One potato, two potato, three potato, four: the use of Hot Potatoes software in science language comprehension

Alice Richardson, Brett Lidbury, Felicia Zhang

    Research output: Contribution to conference (non-published works)Paper

    Abstract

    Our paper concentrates on innovation in teaching two ‘hard’ sciences, namely Genetics and Statistics. Reform in the teaching of Statistics moved through the higher education sector in Australia in the 1990s. Emphasis was placed on statistical thinking and active learning rather than recipes and derivations. New-style textbooks and laboratory manuals were published that employed teaching techniques from a variety of disciplines, but not from language teaching. Teaching in Genetics, generally, is in a transmissive style and as the language of Genetics is as foreign as a foreign language, texts written become inaccessible to many students. An earlier study (Zhang and Lidbury 2006) has examined a range of language techniques in the teaching of tertiary Genetics and Molecular Biology, and has recently focussed on language learning via the Hot Potatoes software. For this original study, Hot Potatoes was used as one of a suite of language-centred teaching approaches, so its full value has not, thus far, been individually assessed. Anecdotally, Hot Potatoes was a great tool to revise genetic language from previous lectures, and was appreciated by motivated students who wished to explore extra voluntary online exercises, or use the Hot Potatoes exercises as study tools. This study in Statistics will focus primarily on Hot Potatoes and assess it as a tool through which to teach statistical language.
    Original languageEnglish
    Publication statusPublished - 2007
    EventUniserve Science Symposium - Sydney, Australia
    Duration: 28 Sep 200729 Sep 2007

    Conference

    ConferenceUniserve Science Symposium
    CountryAustralia
    CitySydney
    Period28/09/0729/09/07

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    Teaching
    language
    science
    statistics
    software
    foreign language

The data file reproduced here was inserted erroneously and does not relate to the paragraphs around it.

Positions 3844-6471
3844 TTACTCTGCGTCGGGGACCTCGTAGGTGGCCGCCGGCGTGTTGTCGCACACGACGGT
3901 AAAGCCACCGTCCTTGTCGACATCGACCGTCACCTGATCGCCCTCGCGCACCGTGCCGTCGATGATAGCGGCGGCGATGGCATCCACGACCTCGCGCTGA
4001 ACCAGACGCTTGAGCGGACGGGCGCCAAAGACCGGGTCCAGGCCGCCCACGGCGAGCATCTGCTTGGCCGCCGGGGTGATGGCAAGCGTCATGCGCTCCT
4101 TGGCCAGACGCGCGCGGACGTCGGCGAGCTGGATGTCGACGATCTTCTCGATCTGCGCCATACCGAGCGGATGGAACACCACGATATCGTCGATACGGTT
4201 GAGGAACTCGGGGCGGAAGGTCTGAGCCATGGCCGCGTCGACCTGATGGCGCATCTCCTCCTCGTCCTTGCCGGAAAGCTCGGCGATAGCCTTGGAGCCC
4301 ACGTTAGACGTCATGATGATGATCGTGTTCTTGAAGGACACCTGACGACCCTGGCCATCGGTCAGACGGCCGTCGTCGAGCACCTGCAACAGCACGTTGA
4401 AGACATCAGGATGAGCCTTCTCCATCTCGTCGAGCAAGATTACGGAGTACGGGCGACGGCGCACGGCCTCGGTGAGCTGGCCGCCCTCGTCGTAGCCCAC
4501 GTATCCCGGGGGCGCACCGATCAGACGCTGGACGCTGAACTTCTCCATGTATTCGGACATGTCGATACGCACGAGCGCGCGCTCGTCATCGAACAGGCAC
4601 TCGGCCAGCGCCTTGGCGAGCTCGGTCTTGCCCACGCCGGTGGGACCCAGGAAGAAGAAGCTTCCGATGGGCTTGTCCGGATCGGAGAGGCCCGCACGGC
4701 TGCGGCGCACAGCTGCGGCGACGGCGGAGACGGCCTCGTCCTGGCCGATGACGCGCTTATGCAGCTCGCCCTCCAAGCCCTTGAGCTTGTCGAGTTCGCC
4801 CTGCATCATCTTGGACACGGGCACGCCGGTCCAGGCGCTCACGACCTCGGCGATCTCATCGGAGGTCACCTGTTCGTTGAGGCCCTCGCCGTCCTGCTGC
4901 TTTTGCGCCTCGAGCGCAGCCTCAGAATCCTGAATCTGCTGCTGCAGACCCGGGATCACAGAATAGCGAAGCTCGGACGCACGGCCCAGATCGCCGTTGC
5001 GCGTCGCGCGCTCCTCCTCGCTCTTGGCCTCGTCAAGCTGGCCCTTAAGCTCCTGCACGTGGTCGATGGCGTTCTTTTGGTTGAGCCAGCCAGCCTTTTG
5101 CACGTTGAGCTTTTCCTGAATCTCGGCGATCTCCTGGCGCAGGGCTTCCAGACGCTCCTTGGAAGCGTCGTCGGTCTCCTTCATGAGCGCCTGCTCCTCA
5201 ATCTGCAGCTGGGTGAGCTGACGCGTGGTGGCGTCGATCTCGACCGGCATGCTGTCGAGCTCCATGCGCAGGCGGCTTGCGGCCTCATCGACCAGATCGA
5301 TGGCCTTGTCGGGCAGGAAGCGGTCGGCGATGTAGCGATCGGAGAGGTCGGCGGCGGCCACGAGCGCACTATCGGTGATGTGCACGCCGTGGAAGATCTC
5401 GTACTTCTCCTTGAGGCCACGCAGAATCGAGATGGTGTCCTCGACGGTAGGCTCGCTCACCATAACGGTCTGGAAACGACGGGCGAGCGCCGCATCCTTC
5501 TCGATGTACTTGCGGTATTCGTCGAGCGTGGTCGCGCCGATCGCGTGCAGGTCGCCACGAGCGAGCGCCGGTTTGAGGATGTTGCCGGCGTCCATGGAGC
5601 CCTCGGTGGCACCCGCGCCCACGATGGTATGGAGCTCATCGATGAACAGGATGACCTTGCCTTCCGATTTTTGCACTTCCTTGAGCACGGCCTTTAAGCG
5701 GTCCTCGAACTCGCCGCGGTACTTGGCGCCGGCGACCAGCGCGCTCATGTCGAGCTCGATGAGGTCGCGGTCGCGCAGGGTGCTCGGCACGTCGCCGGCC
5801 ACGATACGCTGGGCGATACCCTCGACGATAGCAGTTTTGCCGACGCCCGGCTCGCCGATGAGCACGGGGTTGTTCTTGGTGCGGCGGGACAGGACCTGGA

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    innovation
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    Cite this

    Richardson, A., Lidbury, B., & Zhang, F. (2007). One potato, two potato, three potato, four: the use of Hot Potatoes software in science language comprehension. Paper presented at Uniserve Science Symposium, Sydney, Australia.
    Richardson, Alice ; Lidbury, Brett ; Zhang, Felicia. / One potato, two potato, three potato, four: the use of Hot Potatoes software in science language comprehension. Paper presented at Uniserve Science Symposium, Sydney, Australia.
    @conference{edd38f9cd1c94920813cc43520c2f95e,
    title = "One potato, two potato, three potato, four: the use of Hot Potatoes software in science language comprehension",
    abstract = "Our paper concentrates on innovation in teaching two ‘hard’ sciences, namely Genetics and Statistics. Reform in the teaching of Statistics moved through the higher education sector in Australia in the 1990s. Emphasis was placed on statistical thinking and active learning rather than recipes and derivations. New-style textbooks and laboratory manuals were published that employed teaching techniques from a variety of disciplines, but not from language teaching. Teaching in Genetics, generally, is in a transmissive style and as the language of Genetics is as foreign as a foreign language, texts written become inaccessible to many students. An earlier study (Zhang and Lidbury 2006) has examined a range of language techniques in the teaching of tertiary Genetics and Molecular Biology, and has recently focussed on language learning via the Hot Potatoes software. For this original study, Hot Potatoes was used as one of a suite of language-centred teaching approaches, so its full value has not, thus far, been individually assessed. Anecdotally, Hot Potatoes was a great tool to revise genetic language from previous lectures, and was appreciated by motivated students who wished to explore extra voluntary online exercises, or use the Hot Potatoes exercises as study tools. This study in Statistics will focus primarily on Hot Potatoes and assess it as a tool through which to teach statistical language.",